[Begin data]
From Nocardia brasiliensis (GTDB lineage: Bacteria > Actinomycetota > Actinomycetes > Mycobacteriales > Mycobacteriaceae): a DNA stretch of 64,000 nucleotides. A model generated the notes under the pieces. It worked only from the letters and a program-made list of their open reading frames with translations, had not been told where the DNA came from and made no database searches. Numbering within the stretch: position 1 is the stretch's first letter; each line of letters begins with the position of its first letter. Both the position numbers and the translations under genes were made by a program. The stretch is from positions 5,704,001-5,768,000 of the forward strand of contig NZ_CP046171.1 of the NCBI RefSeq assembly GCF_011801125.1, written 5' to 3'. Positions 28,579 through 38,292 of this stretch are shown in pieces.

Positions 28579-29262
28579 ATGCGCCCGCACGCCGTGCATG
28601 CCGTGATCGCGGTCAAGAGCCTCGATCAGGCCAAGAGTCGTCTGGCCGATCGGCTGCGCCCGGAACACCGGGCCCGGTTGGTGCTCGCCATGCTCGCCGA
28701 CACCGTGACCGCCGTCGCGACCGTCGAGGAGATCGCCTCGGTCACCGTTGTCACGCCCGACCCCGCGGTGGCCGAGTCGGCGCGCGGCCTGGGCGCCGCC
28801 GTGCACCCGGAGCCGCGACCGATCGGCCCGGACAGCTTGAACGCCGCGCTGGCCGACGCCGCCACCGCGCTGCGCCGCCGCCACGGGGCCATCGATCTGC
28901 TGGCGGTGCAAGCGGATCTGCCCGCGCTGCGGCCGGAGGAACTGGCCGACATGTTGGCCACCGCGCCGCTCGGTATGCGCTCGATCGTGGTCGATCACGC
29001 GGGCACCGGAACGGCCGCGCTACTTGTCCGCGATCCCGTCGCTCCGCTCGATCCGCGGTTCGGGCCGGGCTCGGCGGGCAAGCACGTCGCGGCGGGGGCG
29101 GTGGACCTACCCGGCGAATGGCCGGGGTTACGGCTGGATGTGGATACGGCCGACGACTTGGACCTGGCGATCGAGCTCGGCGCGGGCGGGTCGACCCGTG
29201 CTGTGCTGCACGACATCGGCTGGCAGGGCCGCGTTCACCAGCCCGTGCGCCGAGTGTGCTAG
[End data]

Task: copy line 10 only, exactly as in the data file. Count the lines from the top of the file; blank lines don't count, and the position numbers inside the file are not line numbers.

29201 CTGTGCTGCACGACATCGGCTGGCAGGGCCGCGTTCACCAGCCCGTGCGCCGAGTGTGCTAG